Scouts and Forest Service join forces
The meadow at the Lower Lodge of the Mount Shasta Ski Park came to life last week as hundreds of Order of the Arrow Boy Scouts pitched their tents to embark on “ArrowCorps5,” the largest service project the organization has undertaken since World War II.
Scouts arrived in Siskiyou County on Saturday, July 12, from as far away as Florida, North Carolina, New York state, the Philippines and Japan to conduct five days of maintenance on the Pacific Crest and Sisson-Callahan trails, refurbishment of the Little Mt. Hoffman Lookout and four comfort stations, and removal of illegally dumped trash in the Shasta-Trinity National Forest in conjunction with the US Forest Service.
Four years in the making, the ArrowCorps5 service project has sent over 5,000 Order of the Arrow Scouts to five National Forest sites across the nation, including the Mark Twain National Forest in Missouri and Bridger-Teton National Forest in Wyoming, culminating in 250,000 volunteer man hours valued at $5 million.
The idea of the ArrowCorps5 project originated in a long-standing service partnership between the Boy Scouts and the US Forest Service at the Boundary Waters Canoe Area Wilderness in Minnesota, according to Clyde Mayer, national director of the Order of the Arrow.
“It’s natural for the Boy Scouts to work with the Forest Service,” said Mayer. “Four years ago the Boy Scouts of America approached the US Forest Service about a national service project, 13 Forest Service areas responded, and from these the Shasta-Trinity National Forest was among the five that were chosen.”
At the ArrowCorps5 Media Day on Tuesday, July 15, the complexity of the planning and logistics involved in the project was immediately apparent. Not only was the Ski Park meadow a virtual quilt of colored pup tents, but the Lower Lodge itself had been transformed into the Scouts’ “Incident Command Post,” something akin to a military headquarters.
At a long bank of computers and communications equipment, Scouts radioed work crews and spike camps scattered throughout the Shasta-Trinity Forest, ensuring that each work site was provisioned with adequate food and water, and checking on the wellness of the hundreds of Scouts in the field.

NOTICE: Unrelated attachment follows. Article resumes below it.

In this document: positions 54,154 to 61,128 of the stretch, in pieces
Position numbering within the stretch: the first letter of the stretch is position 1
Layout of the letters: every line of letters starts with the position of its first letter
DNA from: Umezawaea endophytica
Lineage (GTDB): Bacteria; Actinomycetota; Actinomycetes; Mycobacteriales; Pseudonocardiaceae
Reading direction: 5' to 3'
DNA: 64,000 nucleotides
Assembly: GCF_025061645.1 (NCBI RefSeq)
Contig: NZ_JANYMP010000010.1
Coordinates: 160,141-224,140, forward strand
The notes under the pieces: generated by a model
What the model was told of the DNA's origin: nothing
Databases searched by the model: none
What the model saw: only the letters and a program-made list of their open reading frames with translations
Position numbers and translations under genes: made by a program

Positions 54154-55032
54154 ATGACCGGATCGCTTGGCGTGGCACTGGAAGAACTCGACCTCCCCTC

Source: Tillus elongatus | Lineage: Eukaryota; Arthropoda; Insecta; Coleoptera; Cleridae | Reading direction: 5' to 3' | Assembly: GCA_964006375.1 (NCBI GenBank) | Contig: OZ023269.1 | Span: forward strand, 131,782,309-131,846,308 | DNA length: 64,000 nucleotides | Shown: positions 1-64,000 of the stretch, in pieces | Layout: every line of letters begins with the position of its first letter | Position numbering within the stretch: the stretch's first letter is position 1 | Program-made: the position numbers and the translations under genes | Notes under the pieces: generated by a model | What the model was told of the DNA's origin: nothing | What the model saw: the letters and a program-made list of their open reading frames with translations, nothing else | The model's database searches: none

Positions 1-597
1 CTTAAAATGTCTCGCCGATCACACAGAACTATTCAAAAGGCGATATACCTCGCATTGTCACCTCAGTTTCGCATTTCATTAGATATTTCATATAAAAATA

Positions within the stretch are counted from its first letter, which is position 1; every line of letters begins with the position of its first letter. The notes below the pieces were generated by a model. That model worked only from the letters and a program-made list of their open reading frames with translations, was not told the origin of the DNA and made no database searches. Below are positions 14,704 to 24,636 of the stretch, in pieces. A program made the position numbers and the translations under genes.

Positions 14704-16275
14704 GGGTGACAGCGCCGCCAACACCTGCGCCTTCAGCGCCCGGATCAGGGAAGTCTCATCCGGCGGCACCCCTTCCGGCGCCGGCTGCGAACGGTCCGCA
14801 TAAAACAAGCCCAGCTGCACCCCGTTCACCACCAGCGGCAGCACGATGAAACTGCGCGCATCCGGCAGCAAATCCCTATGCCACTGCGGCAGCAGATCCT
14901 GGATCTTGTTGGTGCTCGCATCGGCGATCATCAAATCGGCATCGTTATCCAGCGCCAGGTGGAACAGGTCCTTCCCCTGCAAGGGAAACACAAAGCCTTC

Khaki was the color of the day, as uniformed Scouts and Forest Service personnel bustled through the command area, tracking the progress of the crews and their work on full-color topography maps lining the walls.
Before the video cameras and notepads of media who had arrived to cover the event from as far away as Chico, Order of the Arrow National Chief Jake Wellman, 18, briefed the press on the scope and intention of the project as Boy Scout commanders and Forest Service officers looked on.
“This is the largest volunteer project ever in the Shasta-Trinity National Forest, all five sites together is one of the largest national volunteer projects in the National Forests since World War II,” Wellman said. “It’s the largest project the Boy Scouts of America has ever undertaken.”
Steve Bradley, the project’s Incident Commander pointed out that the 550 Scouts assigned to the Shasta-Trinity site each paid a $250 program fee as well as their own travel expenses to participate, and Kathleen Jordan, the Shasta-Trinity National Forest Incident Commander added, “The project will benefit forest visitors for years to come.”
The press were then given hardhats and protective eyewear and shuttled in vans from the Incident Command Post at the Ski Park, around the north end of Lake Siskiyou, and up a rugged logging road to visit one of the 26 Boy Scout crews working in the area.
Along the way, Wellman – who would be among three Scouts thanked personally for his volunteerism by President Bush during the President’s Thursday visit to Redding – spoke about the Order of the Arrow.